Implementation of EPID transit dosimetry based on a through-air dosimetry algorithm

Sean L. Berry, Ren Dih Sheu, Cynthia S. Polvorosa, Cheng Shie Wuu

Research output: Contribution to journalArticlepeer-review

23 Scopus citations

Abstract

Purpose: A method to perform transit dosimetry with an electronic portal imaging device (EPID) by extending the commercial implementation of a published through-air portal dose image (PDI) prediction algorithm Van Esch Radiother. Oncol. 71, 223-234 (2004) is proposed and validated. A detailed characterization of the attenuation, scattering, and EPID response behind objects in the beam path is used to convert through-air PDIs into transit PDIs. Methods: The EPID detector response beyond a range of water equivalent thicknesses (0-35 cm) and field sizes (3×3 to 22.2×29.6 cm2) was analyzed. A constant air gap between the phantom exit surface and the EPID was utilized. A model was constructed that accounts for the beam's attenuation along the central axis, the presence of phantom scattered radiation, the detector's energy dependent response, and the difference in EPID off-axis pixel response relative to the central pixel. The efficacy of the algorithm was verified by comparing predicted and measured PDIs for IMRT fields delivered through phantoms of increasing complexity. Results: The expression that converts a through-air PDI to a transit PDI is dependent on the object's thickness, the irradiated field size, and the EPID pixel position. Monte Carlo derived narrow-beam linear attenuation coefficients are used to model the decrease in primary fluence incident upon the EPID due to the object's presence in the beam. This term is multiplied by a factor that accounts for the broad beam scatter geometry of the linac-phantom-EPID system and the detector's response to the incident beam quality. A 2D Gaussian function that models the nonuniformity of pixel response across the EPID detector plane is developed. For algorithmic verification, 49 IMRT fields were repeatedly delivered to homogeneous slab phantoms in 5 cm increments. Over the entire set of measurements, the average area passing a 3%/3mm gamma criteria slowly decreased from 98% for no material in the beam to 96.7% for 35 cm of material in the beam. The same 49 fields were delivered to a heterogeneous slab phantom and on average, 97.1% of the pixels passed the gamma criteria. Finally, a total of 33 IMRT fields were delivered to the anthropomorphic phantom and on average, 98.1% of the pixels passed. The likelihood of good matches was independent of anatomical site. Conclusions: A prediction of the transit PDI behind a phantom or patient can be created for the purposes of treatment verification via an extension of the Van Esch through-air PDI algorithm. The results of the verification measurements through phantoms indicate that further investigation through patients during their treatments is warranted.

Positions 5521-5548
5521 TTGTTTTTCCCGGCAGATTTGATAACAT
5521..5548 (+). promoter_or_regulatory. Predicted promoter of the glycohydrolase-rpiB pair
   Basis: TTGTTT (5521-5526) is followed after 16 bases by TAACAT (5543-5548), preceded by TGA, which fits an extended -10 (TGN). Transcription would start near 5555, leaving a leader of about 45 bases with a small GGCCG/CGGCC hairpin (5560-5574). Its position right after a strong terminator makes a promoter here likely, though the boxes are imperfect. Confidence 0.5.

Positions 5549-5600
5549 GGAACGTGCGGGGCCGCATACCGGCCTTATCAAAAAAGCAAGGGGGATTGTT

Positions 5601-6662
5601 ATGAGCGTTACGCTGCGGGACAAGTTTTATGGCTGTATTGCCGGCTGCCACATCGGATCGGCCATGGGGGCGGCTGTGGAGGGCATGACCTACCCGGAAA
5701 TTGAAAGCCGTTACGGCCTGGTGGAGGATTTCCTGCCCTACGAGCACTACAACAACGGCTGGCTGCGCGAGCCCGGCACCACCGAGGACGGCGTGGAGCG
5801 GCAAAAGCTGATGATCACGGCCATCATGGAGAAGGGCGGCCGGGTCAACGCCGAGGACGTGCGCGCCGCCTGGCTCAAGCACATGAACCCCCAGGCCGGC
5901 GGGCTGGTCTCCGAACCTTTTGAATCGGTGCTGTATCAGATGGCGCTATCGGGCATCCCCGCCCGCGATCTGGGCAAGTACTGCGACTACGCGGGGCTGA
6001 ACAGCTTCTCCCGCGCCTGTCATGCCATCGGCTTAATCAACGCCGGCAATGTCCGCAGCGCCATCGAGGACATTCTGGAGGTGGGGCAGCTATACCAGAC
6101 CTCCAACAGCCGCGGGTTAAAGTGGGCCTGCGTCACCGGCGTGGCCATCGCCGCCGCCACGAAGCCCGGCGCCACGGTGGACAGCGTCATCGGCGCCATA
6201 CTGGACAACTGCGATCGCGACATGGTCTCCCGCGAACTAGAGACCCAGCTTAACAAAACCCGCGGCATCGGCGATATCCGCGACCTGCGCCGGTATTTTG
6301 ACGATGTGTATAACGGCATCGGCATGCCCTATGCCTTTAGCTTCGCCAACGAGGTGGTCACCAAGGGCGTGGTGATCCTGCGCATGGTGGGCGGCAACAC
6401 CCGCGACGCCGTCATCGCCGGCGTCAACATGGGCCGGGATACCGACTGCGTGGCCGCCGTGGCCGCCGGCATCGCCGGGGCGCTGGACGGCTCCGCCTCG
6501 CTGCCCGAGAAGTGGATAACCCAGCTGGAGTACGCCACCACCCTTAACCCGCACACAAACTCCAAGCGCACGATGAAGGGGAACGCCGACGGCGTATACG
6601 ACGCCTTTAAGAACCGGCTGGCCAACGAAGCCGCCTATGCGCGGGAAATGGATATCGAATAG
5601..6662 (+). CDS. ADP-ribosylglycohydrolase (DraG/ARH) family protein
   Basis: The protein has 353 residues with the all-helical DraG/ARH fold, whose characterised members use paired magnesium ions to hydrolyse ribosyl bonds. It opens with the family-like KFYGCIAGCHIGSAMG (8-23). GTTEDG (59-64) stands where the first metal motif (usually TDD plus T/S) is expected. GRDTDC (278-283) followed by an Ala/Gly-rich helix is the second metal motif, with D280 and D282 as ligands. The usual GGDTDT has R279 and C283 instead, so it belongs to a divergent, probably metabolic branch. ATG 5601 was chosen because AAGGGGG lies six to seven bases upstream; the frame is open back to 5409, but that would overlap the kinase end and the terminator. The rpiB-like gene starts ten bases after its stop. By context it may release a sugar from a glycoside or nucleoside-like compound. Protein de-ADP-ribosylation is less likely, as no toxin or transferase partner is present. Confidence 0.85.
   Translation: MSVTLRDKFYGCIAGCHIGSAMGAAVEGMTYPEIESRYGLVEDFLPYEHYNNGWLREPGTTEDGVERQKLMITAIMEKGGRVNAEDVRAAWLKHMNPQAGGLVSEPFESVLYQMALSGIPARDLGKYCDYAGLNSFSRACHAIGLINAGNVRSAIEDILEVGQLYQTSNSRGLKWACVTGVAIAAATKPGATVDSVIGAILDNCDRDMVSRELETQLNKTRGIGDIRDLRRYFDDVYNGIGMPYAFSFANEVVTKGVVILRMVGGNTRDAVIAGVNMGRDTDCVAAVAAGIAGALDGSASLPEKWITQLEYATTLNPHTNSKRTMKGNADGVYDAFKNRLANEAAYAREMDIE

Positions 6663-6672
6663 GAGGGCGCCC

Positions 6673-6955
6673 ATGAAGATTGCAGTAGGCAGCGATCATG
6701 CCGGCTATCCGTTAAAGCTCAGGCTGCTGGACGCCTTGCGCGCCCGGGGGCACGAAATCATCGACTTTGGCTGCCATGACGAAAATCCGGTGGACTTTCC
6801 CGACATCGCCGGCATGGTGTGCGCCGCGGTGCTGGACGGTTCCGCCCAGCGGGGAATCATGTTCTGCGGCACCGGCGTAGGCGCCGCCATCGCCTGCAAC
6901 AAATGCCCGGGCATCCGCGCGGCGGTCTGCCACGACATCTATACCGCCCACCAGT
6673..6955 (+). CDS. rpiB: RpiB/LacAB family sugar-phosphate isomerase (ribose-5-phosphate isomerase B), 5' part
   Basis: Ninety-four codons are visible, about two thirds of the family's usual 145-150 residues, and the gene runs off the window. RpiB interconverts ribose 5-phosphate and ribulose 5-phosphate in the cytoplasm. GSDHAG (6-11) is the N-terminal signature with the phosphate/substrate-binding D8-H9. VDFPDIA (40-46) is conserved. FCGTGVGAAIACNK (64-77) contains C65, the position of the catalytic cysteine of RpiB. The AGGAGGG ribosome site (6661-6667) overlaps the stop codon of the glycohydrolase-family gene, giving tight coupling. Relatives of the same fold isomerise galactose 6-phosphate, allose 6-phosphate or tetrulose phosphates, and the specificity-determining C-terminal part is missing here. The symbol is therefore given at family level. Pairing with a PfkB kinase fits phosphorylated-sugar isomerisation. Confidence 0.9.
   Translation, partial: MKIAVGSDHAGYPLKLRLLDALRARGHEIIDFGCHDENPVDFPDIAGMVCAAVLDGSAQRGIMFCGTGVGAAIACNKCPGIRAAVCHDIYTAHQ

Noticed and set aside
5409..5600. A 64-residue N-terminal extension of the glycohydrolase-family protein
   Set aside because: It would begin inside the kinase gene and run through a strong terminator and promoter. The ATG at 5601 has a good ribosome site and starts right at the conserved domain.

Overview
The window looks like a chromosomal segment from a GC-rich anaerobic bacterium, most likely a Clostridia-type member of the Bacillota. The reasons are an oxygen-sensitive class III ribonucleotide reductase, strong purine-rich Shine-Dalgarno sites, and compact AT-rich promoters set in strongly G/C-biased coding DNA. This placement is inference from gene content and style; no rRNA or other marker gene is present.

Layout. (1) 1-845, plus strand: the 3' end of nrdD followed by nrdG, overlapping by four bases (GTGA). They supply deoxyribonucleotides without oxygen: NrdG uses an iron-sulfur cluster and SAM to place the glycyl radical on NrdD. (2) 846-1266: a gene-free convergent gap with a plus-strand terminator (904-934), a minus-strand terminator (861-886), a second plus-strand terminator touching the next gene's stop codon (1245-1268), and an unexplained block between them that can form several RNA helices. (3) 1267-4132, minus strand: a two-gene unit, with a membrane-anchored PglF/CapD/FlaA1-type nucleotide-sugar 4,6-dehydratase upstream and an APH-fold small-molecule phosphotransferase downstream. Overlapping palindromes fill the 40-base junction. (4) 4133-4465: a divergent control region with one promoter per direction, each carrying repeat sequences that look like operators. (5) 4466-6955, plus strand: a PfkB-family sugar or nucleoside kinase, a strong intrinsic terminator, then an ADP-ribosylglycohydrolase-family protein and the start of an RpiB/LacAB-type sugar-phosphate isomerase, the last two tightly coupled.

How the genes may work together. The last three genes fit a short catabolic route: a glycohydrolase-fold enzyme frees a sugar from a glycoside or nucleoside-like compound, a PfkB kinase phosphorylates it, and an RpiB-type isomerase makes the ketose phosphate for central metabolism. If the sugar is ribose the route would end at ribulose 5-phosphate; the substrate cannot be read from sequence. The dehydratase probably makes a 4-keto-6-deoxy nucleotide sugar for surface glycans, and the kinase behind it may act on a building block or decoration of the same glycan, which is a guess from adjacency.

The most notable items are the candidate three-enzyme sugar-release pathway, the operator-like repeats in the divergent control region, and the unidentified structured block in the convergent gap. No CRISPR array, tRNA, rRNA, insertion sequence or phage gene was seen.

Original languageEnglish
Pages (from-to)87-98
Number of pages12
JournalMedical Physics
Volume39
Issue number1
DOIs
StatePublished - Jan 2012

Keywords

  • EPID
  • IMRT QA
  • dose verification
  • portal dosimetry

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